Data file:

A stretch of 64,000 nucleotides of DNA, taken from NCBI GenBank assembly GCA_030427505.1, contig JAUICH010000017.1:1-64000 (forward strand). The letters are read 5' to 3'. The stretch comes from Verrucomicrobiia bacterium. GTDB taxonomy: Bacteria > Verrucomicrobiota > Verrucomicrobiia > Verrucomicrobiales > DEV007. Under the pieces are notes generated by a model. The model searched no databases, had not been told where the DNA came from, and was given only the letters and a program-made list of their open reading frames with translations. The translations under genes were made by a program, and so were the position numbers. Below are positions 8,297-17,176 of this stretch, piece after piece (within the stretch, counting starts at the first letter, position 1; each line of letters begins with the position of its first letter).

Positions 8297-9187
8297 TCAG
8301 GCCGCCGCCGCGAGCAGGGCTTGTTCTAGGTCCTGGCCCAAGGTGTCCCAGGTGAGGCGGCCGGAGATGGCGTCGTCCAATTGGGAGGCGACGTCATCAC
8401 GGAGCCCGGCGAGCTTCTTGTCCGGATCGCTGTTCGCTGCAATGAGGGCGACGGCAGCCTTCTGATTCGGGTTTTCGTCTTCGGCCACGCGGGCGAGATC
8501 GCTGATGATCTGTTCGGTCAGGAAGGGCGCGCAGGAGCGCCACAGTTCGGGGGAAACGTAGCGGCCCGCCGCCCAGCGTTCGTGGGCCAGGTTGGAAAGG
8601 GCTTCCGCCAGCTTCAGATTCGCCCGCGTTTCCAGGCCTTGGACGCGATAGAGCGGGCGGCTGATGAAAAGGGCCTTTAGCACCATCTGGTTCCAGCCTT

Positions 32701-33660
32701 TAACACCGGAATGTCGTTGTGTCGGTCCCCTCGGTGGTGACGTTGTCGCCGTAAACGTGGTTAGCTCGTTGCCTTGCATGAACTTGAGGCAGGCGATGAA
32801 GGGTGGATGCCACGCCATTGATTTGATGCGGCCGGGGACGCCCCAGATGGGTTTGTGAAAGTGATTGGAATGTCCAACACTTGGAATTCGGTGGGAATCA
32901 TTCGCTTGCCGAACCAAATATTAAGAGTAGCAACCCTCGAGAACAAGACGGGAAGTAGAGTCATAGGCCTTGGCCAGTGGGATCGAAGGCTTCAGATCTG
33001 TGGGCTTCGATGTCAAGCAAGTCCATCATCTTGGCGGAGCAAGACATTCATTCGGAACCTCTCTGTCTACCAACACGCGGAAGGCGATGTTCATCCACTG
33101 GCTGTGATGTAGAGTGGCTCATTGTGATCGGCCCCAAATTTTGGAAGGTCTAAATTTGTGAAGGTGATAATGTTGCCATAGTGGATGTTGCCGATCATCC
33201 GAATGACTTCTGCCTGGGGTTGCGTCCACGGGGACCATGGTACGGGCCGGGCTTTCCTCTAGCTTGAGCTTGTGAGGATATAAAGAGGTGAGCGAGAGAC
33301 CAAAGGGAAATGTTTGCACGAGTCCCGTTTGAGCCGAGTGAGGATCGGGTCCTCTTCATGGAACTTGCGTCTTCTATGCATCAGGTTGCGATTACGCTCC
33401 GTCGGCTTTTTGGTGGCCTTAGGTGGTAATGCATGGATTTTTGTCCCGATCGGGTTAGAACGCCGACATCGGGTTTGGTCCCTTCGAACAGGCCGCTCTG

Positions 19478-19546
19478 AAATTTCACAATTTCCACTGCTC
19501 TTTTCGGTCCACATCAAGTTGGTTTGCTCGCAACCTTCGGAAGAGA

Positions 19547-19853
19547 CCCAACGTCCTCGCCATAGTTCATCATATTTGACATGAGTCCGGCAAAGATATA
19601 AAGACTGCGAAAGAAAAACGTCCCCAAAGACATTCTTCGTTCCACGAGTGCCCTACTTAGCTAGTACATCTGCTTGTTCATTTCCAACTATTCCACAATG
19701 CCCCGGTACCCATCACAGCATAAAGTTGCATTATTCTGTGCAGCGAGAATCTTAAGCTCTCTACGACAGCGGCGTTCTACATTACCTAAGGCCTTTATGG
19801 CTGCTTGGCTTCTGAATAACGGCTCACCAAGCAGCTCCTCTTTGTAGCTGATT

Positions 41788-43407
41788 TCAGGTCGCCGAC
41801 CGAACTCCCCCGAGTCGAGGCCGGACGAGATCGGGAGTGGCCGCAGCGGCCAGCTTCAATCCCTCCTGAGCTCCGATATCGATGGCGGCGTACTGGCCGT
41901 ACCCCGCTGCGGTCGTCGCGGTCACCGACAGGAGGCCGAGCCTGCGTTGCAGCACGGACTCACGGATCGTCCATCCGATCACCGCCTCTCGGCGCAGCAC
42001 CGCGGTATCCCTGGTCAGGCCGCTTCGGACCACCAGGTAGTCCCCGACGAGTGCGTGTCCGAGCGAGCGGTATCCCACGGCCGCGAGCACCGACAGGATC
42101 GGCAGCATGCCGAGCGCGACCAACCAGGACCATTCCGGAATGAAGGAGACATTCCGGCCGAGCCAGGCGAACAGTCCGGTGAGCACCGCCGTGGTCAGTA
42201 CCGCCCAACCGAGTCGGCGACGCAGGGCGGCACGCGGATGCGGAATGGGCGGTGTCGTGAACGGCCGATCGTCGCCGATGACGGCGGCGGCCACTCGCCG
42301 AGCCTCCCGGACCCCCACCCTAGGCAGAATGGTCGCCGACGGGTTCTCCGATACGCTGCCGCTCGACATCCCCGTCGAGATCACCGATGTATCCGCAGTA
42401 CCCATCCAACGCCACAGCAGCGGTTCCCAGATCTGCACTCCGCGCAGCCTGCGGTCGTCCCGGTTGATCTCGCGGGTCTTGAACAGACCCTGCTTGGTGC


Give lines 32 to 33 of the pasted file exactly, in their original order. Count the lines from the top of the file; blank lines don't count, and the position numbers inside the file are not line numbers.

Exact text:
42301 AGCCTCCCGGACCCCCACCCTAGGCAGAATGGTCGCCGACGGGTTCTCCGATACGCTGCCGCTCGACATCCCCGTCGAGATCACCGATGTATCCGCAGTA
42401 CCCATCCAACGCCACAGCAGCGGTTCCCAGATCTGCACTCCGCGCAGCCTGCGGTCGTCCCGGTTGATCTCGCGGGTCTTGAACAGACCCTGCTTGGTGC